Not a few Catholic parents today are wringing their hands over children who have gone astray. Parents are asking a litany of questions, including:
- What can I do about a child who has left the Church and no longer practices the faith?
- What can I do about a child who has been swept up by the culture and lives a life contrary to the values of our faith?
Having asked these questions myself, I share some of our own family struggles in my new book, Mary’s Way: The Power of Entrusting Your Child to God. I also offer this advice: Pray, pray, pray, and never give up! One of the most potent forces in the universe has to be a parent’s heartfelt prayer! Further, I suggest that one of the most powerful prayers we can pray as parents is to call upon the power of our child’s baptismal vows.
Why, you may be asking? And what does that mean, exactly?
Our Jewish ancestors were explicitly instructed by God to consecrate their eight-day-old infants to God, wherein their children were incorporated into the covenant God made with Israel, binding them to God as his own people. The Old Covenant was fulfilled through the life, death and resurrection of Jesus Christ, and our children are incorporated into this New Covenant through the Sacrament of Baptism. St. Paul is unambiguous on the point that Baptism replaced circumcision (Col. 2:11-12), and St. Peter goes so far as to say that Baptism “saves you now” (1 Pt. 3:21).
As parents, it is vitally important that we understand the effects of Baptism, and what our children’s baptismal vows mean. Many of us “sacramentalize” our children without fully grasping the significance of the sacrament, and fully understanding what happened to our children souls at Baptism can give us great hope! I believe that God does not take our children’s baptismal vows lightly, and therefore, nor should we! As such, below is a quick review some of the spiritual consequences of Baptism.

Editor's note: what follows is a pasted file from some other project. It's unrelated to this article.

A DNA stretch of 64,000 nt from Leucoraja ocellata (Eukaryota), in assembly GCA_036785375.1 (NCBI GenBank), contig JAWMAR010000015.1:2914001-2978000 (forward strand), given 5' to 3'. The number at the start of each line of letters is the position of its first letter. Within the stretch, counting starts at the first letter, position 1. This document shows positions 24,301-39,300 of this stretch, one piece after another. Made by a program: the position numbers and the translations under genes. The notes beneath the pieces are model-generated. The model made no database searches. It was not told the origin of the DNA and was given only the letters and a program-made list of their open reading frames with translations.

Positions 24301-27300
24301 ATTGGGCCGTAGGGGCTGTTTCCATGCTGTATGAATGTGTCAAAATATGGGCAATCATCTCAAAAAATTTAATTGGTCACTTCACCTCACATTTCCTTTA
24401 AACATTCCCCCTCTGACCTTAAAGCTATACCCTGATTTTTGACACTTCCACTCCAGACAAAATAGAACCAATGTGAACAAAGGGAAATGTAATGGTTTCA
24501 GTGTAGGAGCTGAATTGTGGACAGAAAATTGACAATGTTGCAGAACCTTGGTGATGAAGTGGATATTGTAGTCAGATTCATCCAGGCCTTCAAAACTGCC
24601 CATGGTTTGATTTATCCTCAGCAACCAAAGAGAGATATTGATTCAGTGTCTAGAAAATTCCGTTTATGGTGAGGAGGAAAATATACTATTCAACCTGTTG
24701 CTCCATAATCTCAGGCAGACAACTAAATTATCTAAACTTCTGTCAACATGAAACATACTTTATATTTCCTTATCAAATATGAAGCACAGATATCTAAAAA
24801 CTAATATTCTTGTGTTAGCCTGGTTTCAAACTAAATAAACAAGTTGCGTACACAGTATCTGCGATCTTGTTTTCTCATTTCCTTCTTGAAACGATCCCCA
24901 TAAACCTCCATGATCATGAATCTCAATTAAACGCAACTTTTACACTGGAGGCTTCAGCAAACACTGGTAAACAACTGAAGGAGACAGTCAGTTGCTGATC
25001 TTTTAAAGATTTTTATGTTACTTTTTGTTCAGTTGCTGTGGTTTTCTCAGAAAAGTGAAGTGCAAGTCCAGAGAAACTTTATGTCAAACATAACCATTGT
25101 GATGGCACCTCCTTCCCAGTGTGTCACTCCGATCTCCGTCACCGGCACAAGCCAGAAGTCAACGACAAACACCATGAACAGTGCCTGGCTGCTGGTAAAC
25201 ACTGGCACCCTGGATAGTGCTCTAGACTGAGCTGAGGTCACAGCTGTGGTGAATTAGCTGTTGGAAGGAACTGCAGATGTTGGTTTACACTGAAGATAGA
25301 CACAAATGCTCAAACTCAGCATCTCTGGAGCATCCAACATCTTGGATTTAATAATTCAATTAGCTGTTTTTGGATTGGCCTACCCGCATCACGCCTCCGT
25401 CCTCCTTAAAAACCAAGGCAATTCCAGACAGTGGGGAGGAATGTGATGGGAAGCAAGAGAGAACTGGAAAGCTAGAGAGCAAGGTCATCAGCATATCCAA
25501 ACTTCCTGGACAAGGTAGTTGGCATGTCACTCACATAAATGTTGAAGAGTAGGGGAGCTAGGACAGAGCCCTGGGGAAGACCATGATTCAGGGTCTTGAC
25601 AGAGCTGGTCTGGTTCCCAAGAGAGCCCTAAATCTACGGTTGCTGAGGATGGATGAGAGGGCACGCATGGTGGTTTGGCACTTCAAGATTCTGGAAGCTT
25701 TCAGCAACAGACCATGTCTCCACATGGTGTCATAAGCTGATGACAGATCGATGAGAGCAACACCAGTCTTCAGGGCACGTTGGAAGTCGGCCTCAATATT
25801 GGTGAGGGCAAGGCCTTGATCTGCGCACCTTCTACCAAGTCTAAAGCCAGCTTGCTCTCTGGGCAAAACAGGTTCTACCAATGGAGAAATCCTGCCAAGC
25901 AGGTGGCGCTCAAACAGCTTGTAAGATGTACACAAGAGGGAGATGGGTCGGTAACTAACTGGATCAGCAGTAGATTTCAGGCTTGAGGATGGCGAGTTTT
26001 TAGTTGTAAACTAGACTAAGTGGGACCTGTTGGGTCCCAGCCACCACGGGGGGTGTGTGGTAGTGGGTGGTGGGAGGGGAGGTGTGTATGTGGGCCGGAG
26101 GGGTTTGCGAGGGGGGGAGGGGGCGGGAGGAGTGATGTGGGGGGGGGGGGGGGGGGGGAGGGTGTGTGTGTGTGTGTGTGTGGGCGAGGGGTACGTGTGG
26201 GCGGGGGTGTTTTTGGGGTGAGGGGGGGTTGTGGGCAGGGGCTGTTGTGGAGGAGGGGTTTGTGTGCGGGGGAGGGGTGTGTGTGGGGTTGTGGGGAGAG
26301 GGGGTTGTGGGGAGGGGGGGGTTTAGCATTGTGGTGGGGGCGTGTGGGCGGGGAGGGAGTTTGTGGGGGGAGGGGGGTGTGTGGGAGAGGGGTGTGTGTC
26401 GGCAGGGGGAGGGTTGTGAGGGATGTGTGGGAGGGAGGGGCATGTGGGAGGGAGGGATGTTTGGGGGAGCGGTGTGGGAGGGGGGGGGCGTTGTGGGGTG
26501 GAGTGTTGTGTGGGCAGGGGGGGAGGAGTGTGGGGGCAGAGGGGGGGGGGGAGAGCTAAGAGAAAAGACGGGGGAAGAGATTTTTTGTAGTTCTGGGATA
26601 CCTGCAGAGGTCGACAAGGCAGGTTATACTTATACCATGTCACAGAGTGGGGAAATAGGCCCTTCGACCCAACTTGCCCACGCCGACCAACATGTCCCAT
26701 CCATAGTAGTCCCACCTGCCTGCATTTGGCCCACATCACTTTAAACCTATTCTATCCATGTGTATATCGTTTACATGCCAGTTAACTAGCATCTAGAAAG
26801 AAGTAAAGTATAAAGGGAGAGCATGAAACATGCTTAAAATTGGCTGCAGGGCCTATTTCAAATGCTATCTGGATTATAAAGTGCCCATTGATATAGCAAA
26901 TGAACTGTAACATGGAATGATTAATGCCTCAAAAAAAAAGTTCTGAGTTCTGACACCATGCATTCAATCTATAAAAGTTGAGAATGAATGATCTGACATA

At Baptism, a person is:
- Born again and recreated in the image of God
- Consecrated to God and set apart for his purposes
- Freed from all sin, original and actual (if the child is above the age of reason and therefore responsible for personal sin)
- Made an adopted child of God
- Filled with the Holy Spirit and marked and for all eternity with the Spirit’s seal
- Anointed priest, prophet and king
- Infused with the theological virtues of faith, hope and love
- Claimed as God’s own property and possession and empowered by grace to live as his own child*
Further, our baptismal vows (whether made directly by us or by an adult on our behalf) include renouncing Satan and the world, and binding ourselves to Jesus Christ through living faith.
I offer a small review of the effects of Baptism in Mary’s Way: The Power of Entrusting Your Child to God to remind parents not only to persevere in prayer, but to claim the power of their children’s baptismal vows and promises as a form of intercessory prayer. As I wrote in Mary’s Way:
Baptism makes us God’s own sons and daughters, and just as we do not let our children get lost or move into destruction without parental intervention, God does not allow us to lose our way without continually intervening and pursuing us, ever calling us back to himself. This should give us great hope in praying for our children. When life gets dark and hope seems dim, we can and should call upon the power of their baptismal vows as we pray for them, reminding God to whom they belong and the promises that were made either directly by them if they were old enough or by us on their behalf if they were infants (not that God forgets, but we often do). One of the prayers I habitually pray for my children, especially when they are facing struggles, is as follows:
“Lord Jesus, I call upon the power of [child’s name]’s baptismal vows. I pray that the waters of [child’s name]’s Baptism will rise up like a mighty river within him/her to bring faith, hope, and love alive in him/her and to protect him/her from temptation and all evil. Amen.”
Let us never cease praying for our children, and let us continually remind God and ourselves to whom they belong.
*Catechism of the Catholic Church, par. 1262-1284.
* Mary’s Way: The Power of Entrusting Your Child to God, page 68
Copyright 2017 Judy Klein